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Just 200 feet below the top of Mount Everest used to be a 39-foot column of four large boulders that had to be scaled in order to reach the summit. The top boulder (the largest and most dangerous) was a bottleneck, and climbers often had to wait an hour for others to climb down the one-way path.
It appears that an earthquake in 2015 dislodged the boulder. So now the bottleneck is gone, and climbing the last 200 feet is much easier.
But now that mountaineers like Madison and Jones have returned from the mountain, the consensus is that the Hillary Step is a shell of its former self. “Now, instead of the Hillary Step, you have some snow steps on a 45-degree angle,” Madison says. “And it actually makes the climbing much easier because instead of ascending this pure vertical rock face, it’s just walking up some snow steps with a fixed line.”
When weather windows make it possible to summit, droves of climbers head up the South Col at once, and the Hillary Step was known for creating a bottleneck anytime there was heavy traffic—a relatively common occurrence in recent years. Hahn, for instance, says that he remembers once standing in line for an hour, waiting for over 100 people to come off the summit before he could climb the step. Madison predicts that, because the main boulder fell, traffic congestion might be more easily mitigated. “It’s actually safer now because you can essentially walk around people and two way traffic is easier.”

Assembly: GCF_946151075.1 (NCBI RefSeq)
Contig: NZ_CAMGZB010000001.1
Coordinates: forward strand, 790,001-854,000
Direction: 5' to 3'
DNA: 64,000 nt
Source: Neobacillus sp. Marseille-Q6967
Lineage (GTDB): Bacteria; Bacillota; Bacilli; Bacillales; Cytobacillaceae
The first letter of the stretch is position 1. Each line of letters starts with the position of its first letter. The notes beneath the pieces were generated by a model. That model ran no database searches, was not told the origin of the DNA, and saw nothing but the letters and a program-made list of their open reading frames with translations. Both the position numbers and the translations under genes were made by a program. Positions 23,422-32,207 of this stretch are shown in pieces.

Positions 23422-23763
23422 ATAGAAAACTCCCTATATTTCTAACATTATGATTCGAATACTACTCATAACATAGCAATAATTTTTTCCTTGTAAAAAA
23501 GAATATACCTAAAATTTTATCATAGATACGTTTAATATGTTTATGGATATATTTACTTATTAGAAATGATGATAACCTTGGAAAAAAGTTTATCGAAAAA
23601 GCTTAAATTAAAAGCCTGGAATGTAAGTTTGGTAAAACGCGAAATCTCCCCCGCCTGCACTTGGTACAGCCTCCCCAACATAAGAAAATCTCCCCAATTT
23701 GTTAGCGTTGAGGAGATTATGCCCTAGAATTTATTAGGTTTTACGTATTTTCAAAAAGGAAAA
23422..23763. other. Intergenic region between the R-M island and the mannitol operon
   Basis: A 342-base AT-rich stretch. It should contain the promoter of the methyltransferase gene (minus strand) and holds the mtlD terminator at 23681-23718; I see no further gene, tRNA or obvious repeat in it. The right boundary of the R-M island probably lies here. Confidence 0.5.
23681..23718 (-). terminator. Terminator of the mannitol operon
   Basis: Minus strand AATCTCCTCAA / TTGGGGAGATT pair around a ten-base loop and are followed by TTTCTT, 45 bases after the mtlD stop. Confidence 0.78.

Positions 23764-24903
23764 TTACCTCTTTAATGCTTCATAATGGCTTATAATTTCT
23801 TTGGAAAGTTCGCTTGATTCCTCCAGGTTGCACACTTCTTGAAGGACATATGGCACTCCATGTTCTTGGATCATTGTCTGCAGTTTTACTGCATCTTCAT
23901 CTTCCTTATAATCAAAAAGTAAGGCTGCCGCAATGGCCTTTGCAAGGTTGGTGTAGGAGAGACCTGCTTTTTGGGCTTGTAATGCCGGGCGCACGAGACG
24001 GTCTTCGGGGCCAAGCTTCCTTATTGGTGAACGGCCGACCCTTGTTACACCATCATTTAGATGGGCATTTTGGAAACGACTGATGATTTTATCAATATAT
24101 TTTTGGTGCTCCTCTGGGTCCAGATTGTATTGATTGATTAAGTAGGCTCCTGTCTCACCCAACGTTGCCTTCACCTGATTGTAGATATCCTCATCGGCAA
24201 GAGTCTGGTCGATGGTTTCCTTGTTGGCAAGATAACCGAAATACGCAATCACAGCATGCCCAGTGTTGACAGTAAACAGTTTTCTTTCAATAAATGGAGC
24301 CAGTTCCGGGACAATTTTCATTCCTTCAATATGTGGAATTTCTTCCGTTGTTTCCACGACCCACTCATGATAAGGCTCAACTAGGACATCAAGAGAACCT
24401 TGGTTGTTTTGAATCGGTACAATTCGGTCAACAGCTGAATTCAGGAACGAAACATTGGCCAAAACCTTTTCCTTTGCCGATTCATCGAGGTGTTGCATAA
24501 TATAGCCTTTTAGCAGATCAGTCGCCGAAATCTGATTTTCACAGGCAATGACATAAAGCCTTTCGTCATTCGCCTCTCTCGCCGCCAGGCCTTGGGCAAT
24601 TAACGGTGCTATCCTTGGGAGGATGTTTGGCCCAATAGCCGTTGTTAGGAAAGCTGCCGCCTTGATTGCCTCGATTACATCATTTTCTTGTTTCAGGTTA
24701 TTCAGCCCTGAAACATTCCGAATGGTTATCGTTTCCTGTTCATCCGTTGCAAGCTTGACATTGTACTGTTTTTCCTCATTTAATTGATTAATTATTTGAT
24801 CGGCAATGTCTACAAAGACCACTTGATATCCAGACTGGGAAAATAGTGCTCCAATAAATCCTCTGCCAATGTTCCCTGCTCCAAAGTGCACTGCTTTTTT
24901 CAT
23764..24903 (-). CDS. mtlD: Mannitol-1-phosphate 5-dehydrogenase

So now it appears that Hillary is just a shell of her former self! It is interesting that this change would have taken place in 2015, which was within our window of 2014-2017, regarding the transfer of authority. Hillary herself fell on September 11, 2016, if you recall, and shortly after that, she lost the election.